Nonetheless,  for what my ignorant amateur’s opinion is worth, I do agree with those who argue that gold (currently priced around the $1500 dollar mark) is going to hit $2,000 an ounce before it hits $1000 an ounce. Partly, this will be because of the inflationary effects of Quantitative Easing (of which, insanely, our government for one is planning more). Partly, it will be because of intriguing – and under-reported – policy shifts like the US Federal Reserve’s proposals to have gold bullion declared a “zero-risk-weighted” asset (currently it has a 50 per cent risk-weighting), making it less likely that in future capital-impaired banks will feel the need to dump their gold holdings.

Anyway, you can take or leave this stuff, as you will. I’m not trying to turn you all into goldbugs. In fact I hope you don’t become goldbugs because you’ll only end up weird and obsessive and shunned by people at parties. But if you want to read further, I do recommend the excellent Cobden Centre (“for honest money and social progress”) or Bogpaper.com (“Getting you out of the s**t since 2012”) or, if you really want to freak yourself out and live every day like it’s the last before the world ends, there’s the monumentally depressing Zero Hedge.

Related posts:

  1. Radio Free Delingpole: Popes and Puppies
  2. Radio Free Delingpole 40: Dirty Pictures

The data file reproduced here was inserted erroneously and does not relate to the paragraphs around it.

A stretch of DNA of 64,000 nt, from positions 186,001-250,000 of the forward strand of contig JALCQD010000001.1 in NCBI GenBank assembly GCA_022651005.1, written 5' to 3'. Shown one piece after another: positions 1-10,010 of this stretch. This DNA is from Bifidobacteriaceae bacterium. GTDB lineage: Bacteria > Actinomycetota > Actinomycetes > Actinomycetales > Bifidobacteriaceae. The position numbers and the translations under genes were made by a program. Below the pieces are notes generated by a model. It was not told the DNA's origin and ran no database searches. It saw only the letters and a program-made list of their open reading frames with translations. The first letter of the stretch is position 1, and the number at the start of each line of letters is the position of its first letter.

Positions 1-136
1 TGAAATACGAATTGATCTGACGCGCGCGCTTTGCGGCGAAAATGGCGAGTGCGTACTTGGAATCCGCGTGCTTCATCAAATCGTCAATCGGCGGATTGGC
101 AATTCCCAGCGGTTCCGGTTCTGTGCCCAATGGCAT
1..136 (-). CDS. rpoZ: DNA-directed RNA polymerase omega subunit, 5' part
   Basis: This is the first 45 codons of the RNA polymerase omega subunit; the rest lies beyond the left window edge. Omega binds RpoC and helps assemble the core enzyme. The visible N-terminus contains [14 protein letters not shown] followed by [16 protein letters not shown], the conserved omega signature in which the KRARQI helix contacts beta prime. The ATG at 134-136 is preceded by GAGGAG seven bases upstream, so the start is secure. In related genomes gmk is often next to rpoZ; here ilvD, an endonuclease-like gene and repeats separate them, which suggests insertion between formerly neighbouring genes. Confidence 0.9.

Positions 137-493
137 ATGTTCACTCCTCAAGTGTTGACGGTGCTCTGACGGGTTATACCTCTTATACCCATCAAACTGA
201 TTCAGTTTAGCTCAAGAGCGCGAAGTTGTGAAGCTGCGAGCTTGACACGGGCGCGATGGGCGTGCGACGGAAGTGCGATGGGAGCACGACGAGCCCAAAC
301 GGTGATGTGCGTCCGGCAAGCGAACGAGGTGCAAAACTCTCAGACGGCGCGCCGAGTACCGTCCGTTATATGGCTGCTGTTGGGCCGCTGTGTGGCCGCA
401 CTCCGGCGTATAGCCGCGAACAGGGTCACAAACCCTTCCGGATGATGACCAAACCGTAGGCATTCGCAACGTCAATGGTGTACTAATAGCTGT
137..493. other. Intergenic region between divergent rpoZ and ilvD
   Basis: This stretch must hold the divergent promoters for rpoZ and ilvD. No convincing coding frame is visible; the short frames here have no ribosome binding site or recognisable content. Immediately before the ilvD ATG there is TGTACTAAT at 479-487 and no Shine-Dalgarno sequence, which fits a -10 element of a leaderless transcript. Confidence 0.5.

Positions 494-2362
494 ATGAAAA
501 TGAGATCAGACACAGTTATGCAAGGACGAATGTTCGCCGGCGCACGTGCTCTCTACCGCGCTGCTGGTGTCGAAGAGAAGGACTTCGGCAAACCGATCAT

3. Radio Free Delingpole XIV: Fracking, Thrones and Ninjas
  4. Radio Free Delingpole: Stupid Liberal Things

One thought on “Radio Free Delingpole XVI: buying Britain’s gold back”

  1. Alois Klein says:6th July 2012 at 10:32 amJames
    Read watermelons-need more like you to spread the truth

BBC – Radio 4 Woman’s Hour

June 19, 2009

BBC – Radio 4 Woman’s Hour

James discusses men’s relationships with male friends on Radio 4’s Woman’s Hour.

http://www.bbc.co.uk/radio4/womanshour/03/2009_24_thu.shtml

Related posts:

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  2. A speech, a radio interview, and the strongest cannabis I’ve had for 15 years
  3. What BBC Radio 2’s Chris Evans thinks about global warming
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C4 Podcast Interview

James weighs in on Obamacare on C4’s (Clarence Mitchell IV’s) show. Click here to listen.

One Response to “C4 Podcast Interview”

  1. Michael says:June 17, 2009 at 2:45 pmCongrats on the interview. Just one question though; isn’t it true that returning the provision of healthcare to private interests could lead to a monopolising oligarchy that, in the final analysis, treats it shareholders prior to its patients? How can healthcare be provided in a way that doesn’t finally become a bloated private-sector version of the ineffective State sector that it is trying to replace – or, more briefly, how can we keep monopoly out of healthcare?The ideal is of course independent hospitals and clinics, and independent health authorities, but surely the market will swallow these up and impose a uniform and inflexible health care system much like the one that many people seem to be disenchanted with…